Everyone — even experienced public speakers get nervous. Johnny Carson, a man who hosted the Tonight Show for 30 years, was a tennis player whose resting heart rate was 65 beats per minute. One night Johnny’s doctor took his heartrate fifteen seconds before Johnny went through his very familiar stage curtain. His heart raced at 145 beats per minute. Here’s the lesson. Johnny’s nervousness was invisible. Nobody saw anything but a cool, collected Johnny Carson. People don’t notice your nerves either. Secondly, memorize the first five words you intend to say. Just five words. Once you start talking, you’ll realize you can continue the rest of your talk.

You are a person of huge influence. If you could inspire a movement that would bring the most amount of good to the most amount of people, what would that be?

This was a question my coauthor and I thought about a lot when writing RATTLED. It was cathartic writing gut wrenching stories we had locked away for decades. We would like to start a movement where OTHER PEOPLE would have a place to tell THEIR stories of triumph over tragedy — a series of RATTLED books for teens, grandparents, couples, etc. We don’t want other people’s life lessons to be lost to their own families. There is a legacy in every family. A legacy that would inspire children, grandchildren, and great grandchildren to know how their ancestors lived, loved, worked, and survived.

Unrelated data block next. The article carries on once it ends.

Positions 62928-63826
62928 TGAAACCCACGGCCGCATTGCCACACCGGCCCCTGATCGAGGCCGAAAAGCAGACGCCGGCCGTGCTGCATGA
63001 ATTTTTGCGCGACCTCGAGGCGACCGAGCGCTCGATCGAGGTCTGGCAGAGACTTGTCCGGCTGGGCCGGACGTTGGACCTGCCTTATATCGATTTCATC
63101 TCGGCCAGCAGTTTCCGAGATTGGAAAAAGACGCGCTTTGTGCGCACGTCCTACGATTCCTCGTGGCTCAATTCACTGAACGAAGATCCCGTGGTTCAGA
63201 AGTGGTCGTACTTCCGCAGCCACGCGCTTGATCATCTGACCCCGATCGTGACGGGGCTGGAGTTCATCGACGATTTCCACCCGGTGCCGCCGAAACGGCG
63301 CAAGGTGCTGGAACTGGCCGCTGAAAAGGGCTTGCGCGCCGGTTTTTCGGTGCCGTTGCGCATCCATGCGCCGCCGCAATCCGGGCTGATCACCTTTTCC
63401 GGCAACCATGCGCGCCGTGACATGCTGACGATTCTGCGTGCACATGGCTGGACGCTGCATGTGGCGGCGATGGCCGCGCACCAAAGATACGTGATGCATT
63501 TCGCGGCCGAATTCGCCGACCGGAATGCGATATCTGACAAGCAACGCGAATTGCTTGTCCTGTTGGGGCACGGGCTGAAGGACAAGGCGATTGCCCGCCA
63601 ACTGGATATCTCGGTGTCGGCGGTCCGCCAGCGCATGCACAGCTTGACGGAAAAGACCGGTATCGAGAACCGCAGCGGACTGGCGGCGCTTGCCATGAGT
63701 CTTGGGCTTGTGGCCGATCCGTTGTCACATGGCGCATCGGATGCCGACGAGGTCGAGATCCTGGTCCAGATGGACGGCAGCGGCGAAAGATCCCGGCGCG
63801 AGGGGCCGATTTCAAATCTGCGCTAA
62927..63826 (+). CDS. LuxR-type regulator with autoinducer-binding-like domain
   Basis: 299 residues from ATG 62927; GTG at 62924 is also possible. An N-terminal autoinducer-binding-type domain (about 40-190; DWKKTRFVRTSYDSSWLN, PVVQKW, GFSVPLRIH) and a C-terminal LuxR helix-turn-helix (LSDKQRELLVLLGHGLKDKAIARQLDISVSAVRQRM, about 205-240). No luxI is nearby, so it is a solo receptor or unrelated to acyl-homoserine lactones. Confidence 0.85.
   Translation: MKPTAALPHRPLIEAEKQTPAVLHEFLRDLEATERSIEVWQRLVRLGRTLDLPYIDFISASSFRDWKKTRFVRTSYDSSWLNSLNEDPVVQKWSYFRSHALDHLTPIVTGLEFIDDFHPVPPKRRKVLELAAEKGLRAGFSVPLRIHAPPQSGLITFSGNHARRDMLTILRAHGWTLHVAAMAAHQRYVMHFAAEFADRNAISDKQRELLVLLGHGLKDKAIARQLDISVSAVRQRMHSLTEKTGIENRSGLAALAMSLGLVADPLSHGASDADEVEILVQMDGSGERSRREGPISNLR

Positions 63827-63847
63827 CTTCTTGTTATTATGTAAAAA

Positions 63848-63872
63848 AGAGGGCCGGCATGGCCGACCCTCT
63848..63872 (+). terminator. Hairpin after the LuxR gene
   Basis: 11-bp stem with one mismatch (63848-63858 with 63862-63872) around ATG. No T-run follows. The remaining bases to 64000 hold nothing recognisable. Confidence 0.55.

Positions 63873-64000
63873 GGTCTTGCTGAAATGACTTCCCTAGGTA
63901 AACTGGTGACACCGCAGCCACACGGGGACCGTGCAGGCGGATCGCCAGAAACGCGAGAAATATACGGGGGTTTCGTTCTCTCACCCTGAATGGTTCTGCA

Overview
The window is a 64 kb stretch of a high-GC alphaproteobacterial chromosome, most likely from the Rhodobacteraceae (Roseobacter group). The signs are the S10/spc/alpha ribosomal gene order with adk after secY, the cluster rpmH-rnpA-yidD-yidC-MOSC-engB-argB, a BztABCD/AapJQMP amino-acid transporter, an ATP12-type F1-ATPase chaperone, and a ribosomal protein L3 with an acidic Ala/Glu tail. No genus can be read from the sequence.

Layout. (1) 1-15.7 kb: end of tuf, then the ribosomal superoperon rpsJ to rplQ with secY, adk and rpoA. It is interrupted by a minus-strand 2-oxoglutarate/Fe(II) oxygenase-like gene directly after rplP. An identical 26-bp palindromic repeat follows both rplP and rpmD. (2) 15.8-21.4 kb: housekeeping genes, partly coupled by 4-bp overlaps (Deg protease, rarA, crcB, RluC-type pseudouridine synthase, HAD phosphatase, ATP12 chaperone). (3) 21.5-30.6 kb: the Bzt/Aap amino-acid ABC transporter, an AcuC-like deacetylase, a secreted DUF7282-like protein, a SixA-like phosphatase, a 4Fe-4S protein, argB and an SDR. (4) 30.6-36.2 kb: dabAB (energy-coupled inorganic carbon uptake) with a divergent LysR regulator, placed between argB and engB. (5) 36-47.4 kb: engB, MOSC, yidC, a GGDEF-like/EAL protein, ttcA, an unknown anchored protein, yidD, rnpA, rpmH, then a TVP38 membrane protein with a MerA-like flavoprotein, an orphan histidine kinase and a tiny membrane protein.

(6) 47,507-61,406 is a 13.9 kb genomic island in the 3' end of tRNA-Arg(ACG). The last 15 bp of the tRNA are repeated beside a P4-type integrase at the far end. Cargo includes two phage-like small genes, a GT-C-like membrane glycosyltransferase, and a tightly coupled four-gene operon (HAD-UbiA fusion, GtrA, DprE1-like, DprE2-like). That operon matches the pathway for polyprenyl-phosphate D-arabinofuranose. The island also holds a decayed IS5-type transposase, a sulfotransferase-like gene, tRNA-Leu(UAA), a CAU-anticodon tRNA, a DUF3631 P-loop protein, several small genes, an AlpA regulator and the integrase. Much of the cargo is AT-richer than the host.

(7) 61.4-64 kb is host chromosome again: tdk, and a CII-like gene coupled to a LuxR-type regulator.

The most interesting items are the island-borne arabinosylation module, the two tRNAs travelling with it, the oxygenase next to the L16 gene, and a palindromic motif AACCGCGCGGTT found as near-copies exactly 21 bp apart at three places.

Is there a person in the world whom you would love to have lunch with, and why? Maybe we can tag them and see what happens! David Letterman. For years, Dave and I corresponded and I visited him at his house (with our mutual comedian friend George Miller). After all this time, I would like to talk to him again.

Are you on social media? How can our readers follow you online?

TWITTER: @rossshafer


Ross Shafer INSTAGRAM: RossShafer

LinkedIn [email protected]

This was so informative, thank you so much! We wish you continued success!

Ross Shafer On The 5 Things You Need To Be A Highly Effective Public Speaker was originally published in Authority Magazine on Medium, where people are continuing the conversation by highlighting and responding to this story.

Recommended Posts